State Of Nature By Thomas Hobbes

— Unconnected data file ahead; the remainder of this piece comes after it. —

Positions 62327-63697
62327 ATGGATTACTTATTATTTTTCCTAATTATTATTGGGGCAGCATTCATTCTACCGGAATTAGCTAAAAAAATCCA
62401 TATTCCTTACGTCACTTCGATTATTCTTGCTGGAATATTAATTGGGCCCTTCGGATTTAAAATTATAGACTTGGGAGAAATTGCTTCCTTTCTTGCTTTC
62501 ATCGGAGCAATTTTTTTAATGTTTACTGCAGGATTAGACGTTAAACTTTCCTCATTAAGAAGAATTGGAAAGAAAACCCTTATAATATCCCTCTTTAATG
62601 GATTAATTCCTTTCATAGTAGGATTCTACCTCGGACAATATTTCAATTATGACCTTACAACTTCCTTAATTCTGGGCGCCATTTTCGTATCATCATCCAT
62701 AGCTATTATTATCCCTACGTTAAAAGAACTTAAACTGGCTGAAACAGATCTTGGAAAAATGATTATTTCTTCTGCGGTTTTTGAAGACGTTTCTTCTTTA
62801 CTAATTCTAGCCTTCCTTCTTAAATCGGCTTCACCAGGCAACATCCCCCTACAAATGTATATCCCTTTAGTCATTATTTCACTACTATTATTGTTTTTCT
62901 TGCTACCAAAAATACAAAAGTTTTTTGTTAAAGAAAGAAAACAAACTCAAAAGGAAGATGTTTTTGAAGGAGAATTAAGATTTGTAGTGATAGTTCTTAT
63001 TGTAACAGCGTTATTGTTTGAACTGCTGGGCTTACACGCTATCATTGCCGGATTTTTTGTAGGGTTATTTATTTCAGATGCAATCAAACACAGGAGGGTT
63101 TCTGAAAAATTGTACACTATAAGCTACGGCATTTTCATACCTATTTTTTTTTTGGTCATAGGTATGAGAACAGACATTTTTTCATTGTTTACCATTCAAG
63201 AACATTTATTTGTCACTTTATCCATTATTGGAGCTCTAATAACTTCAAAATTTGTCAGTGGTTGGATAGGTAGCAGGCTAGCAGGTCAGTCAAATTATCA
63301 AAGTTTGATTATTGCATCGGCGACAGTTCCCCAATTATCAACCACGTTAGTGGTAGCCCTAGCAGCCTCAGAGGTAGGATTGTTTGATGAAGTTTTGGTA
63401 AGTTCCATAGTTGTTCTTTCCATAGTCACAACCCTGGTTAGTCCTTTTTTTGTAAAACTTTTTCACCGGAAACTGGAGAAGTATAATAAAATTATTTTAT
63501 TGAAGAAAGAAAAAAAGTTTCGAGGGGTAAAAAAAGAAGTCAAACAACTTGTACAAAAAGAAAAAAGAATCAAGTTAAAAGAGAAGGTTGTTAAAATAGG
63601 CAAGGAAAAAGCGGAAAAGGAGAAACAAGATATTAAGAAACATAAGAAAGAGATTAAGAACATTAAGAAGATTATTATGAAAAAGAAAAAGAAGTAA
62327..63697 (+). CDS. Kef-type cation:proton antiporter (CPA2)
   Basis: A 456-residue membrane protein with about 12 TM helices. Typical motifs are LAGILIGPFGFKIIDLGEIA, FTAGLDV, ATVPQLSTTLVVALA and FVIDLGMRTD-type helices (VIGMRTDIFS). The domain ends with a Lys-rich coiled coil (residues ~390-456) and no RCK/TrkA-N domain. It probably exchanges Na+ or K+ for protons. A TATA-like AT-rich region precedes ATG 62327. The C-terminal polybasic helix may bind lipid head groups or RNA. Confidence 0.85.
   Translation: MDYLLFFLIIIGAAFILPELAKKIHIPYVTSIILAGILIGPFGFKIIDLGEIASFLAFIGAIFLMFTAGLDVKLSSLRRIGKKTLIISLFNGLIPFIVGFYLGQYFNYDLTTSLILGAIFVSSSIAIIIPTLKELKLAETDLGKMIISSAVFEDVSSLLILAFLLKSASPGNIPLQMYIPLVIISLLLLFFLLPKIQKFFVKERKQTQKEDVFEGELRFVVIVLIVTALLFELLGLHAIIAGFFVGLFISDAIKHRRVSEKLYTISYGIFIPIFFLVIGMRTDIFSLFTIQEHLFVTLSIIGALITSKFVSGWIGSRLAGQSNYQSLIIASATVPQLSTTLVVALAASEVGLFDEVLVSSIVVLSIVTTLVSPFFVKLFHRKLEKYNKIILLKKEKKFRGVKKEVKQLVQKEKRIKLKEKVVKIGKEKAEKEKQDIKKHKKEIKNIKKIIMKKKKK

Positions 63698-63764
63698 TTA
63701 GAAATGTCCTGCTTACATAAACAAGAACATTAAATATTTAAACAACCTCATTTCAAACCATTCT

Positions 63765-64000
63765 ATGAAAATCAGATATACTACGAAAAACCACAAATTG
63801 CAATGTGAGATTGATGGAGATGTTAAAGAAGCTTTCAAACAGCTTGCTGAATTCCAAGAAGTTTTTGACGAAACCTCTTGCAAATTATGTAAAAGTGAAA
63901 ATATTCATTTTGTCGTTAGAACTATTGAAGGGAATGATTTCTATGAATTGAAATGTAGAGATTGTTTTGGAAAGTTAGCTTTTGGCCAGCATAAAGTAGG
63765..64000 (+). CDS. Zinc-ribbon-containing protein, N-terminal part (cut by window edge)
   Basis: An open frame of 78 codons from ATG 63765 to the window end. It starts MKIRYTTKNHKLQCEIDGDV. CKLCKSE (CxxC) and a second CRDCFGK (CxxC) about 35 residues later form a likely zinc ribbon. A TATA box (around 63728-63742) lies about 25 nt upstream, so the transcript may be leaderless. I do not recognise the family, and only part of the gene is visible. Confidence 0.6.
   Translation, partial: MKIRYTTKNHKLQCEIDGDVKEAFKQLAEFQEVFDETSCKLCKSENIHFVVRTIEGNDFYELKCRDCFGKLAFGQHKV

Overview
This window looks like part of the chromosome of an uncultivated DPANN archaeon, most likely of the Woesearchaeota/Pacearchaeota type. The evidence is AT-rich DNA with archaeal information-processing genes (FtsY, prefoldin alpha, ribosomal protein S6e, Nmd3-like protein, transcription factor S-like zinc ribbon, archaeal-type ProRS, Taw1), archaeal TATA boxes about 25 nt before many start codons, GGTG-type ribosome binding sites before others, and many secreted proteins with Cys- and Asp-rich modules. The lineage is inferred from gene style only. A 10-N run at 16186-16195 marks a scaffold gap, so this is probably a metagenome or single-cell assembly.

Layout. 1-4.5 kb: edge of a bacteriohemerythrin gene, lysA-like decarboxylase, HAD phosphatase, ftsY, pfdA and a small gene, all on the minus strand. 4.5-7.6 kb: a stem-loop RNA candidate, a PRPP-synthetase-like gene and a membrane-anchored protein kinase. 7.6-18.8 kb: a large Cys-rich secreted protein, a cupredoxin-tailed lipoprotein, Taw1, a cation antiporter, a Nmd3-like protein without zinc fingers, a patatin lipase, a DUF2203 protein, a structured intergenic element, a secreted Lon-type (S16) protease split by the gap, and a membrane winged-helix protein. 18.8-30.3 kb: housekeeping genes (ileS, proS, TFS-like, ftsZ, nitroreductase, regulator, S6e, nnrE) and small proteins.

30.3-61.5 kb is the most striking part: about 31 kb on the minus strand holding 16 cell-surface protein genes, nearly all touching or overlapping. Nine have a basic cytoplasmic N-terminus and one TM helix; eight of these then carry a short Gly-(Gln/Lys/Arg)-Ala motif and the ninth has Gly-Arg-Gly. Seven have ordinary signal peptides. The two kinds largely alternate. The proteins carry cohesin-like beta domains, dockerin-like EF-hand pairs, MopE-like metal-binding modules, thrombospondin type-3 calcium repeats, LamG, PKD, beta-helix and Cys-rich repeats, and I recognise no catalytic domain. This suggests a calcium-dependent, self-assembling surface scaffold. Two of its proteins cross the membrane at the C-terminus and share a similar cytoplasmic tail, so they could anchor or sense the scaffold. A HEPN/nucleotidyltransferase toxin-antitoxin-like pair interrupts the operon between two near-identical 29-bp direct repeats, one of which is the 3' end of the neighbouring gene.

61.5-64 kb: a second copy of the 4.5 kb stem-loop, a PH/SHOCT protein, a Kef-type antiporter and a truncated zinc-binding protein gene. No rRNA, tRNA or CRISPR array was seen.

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State of Nature – Paper Four In his famous book, Leviathan, English scholar Thomas Hobbes (1588-1679) describes to readers the “state of nature”, a depiction where mankind exists in an uncivilized, lawless society where fear of eminent death reign. In his words the state of nature represents a “war of all against all, in which the life of man is solitary, poor, nasty, brutish, and short” (Shafer-Landau 197). In order to escape such a life man must band together into a commonwealth where they trade unlimited freedom for the prospect of cooperation and increased quality of life. This trade-off is based off the complexities of the situation known as the prisoner’s dilemma, which weighs the value of self-interest versus cooperation. In general, if men are to escape the depths of the state of nature and/or avoid the prisoner’s dilemma, they must be willing to form a commonwealth and thus deviate from their natural reaction. A state of nature is a situation where there is no government, power figure or any kind of central power. In this situation, people would ruthlessly compete with each other for any and all resources. Because of this, moral principles such as trust, truth and cooperation would become myths and almost no one would remain trustworthy or honorable. In short, imagine a situation similar to Lord of the Flies, except amplified to encompass millions of people. In the 21st century, the closest example of the state of nature exists in unstable countries across the world such as Afghanistan or Somalia. In such a power vacuum everyone is attempting to maximize their own self interest with no regard for others, unfortunately no single individual is smart, strong, or popular enough to be free of danger. Due to the lack of a so... ... middle of paper ... ...l individuals. In conclusion, while some people may actually claim to want total and unrestricted freedom; limitless liberty is not beneficial to either the vast majority of individuals or a society as a whole. Hobbes is correct to claim the rational course of action is for people to give up small liberties such as free reign to rob, kill and steal in order to live in a commonwealth with increased security. In addition, instances such as the prisoner’s dilemma validates that self-interests motivates people, the result is almost never ideal. Pollution, over fishing and athletes taking steroids are perfect examples of this phenomenon. While a certain small portion of society will have a higher level of utility under the state of nature, such violent and aggressive individuals are rightly discounted when weighing the pros and cons in favor of creating a commonwealth.
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